Between yearbook, being sick, Mardi Gras festivities, Take One, and the everyday library chaos, I have not been able to blog about Book Club! The kids are having such a great time with our after school Book Club, and I am too! I’m learning a lot about managing a program like this during our first 6 week run of the Book Club. We have 5 groups of 8-10 students that are meeting on Tuesdays and Thursdays after school for an hour. Each group is reading a different book and at meetings the students are working on creative/research oriented activities.

The first book that my group read was Ramona Quimby, Age 8 by Beverly Cleary.

My group really enjoyed this book, and several of them have already started reading other Ramona books. For our activity, they split into two groups and made a commerical for the book. They were slightly silly, but had a lot of fun doing it. I videoed them and they weren’t overly proud of their final product to the point of wanting to share it with others, but it was a good time none the less.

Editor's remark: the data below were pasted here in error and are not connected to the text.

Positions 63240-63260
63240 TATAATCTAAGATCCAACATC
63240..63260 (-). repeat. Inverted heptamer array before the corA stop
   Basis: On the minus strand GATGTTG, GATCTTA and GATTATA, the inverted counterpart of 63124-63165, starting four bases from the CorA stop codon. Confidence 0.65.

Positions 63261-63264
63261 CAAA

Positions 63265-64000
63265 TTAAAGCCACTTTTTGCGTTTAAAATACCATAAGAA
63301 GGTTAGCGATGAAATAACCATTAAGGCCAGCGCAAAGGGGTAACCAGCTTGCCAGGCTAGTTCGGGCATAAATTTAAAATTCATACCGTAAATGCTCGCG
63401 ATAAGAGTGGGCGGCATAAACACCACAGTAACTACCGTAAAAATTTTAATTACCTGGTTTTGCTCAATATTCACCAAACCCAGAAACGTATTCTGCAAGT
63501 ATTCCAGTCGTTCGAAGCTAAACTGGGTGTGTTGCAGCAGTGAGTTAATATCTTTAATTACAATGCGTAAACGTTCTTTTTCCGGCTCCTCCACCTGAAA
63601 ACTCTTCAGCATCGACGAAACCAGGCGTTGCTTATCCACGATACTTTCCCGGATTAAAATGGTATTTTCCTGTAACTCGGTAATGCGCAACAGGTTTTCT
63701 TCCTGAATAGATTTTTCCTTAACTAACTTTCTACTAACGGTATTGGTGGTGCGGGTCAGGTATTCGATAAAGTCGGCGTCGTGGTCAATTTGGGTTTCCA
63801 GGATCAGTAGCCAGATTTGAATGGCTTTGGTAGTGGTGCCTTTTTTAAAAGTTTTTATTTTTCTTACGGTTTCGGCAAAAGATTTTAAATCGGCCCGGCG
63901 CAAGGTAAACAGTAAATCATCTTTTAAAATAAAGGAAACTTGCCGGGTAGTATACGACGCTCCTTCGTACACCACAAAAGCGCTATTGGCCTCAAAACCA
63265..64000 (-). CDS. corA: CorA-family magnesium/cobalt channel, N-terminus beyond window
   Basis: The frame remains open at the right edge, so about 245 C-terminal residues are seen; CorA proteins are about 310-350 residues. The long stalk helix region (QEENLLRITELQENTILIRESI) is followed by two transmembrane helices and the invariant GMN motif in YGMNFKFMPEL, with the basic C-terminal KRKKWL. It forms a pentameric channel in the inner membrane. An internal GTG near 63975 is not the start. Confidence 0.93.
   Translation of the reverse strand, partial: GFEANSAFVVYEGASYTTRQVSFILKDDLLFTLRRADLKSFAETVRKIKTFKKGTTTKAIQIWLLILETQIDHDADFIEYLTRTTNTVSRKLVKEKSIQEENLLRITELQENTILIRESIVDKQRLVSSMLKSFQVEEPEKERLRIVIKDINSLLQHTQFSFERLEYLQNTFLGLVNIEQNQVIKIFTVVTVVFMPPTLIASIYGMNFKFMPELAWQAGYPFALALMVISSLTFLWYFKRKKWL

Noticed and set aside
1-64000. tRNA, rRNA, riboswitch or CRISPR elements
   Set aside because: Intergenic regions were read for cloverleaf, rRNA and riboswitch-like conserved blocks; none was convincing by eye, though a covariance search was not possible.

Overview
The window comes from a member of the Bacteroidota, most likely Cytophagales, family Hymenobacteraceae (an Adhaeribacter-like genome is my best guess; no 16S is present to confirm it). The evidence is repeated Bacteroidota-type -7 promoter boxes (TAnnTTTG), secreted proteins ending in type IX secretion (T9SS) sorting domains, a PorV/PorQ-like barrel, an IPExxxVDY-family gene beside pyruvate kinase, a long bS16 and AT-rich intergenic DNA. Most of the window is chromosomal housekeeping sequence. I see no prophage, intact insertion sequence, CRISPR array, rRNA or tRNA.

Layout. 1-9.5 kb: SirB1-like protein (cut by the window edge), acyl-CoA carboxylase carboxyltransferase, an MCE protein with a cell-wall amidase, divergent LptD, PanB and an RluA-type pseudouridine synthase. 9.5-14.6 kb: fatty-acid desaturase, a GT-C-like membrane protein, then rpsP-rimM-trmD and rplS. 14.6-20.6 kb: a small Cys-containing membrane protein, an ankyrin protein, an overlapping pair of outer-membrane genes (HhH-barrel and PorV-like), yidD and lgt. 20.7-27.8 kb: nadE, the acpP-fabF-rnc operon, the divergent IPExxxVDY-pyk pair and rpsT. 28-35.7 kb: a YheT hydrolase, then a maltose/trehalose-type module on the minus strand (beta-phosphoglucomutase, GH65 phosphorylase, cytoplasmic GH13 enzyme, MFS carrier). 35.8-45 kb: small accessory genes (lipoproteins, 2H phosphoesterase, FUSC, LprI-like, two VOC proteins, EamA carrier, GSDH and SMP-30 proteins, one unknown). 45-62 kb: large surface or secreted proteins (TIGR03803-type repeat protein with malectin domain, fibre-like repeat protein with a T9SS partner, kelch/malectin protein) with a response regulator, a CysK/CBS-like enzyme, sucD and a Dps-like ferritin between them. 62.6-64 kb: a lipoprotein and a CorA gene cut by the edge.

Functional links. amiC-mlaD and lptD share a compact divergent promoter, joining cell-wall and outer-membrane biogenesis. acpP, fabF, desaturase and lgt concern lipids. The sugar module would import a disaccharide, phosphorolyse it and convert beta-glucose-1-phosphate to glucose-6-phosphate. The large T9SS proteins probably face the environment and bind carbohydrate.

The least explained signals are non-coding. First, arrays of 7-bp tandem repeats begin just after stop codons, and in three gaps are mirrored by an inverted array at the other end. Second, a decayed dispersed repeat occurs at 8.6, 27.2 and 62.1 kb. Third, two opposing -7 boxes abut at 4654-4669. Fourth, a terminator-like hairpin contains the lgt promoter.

Yesterday I introduced our next book – The Cricket in Times Square by George Selden.

I’m really excited about our project for this book – we’re going to make our own newspaper! In the paper, each student will have two articles featured. One will be about an attraction or event in NYC, the other will be a book review. I have high hopes for the outcome of this project. I’m hoping we’ll come out with a much more polished finished product this time! I think this is something my group could be really proud of. And I really hope they enjoy this book as much as I did!

Hotel on the Corner of Bitter and Sweet

Our book club selection for this month was Hotel on the Corner of Bitter and Sweet by Jamie Ford. We were glad that we chose this book, because we all found it to be a “lighter” read than the other books we’ve done recently. We thought this, even though the basis of the book was pretty heavy – the placement of Japanese-American families into internment camps during WWII. It’s a love story that’s just as the title suggests it would be – bittersweet. We had a good discussion about what happened at that time in our countries history, as well as great discussion about the relationships between the characters in this story. I would definitely recommend this book – it’s one that has real substance without completely weighing you down.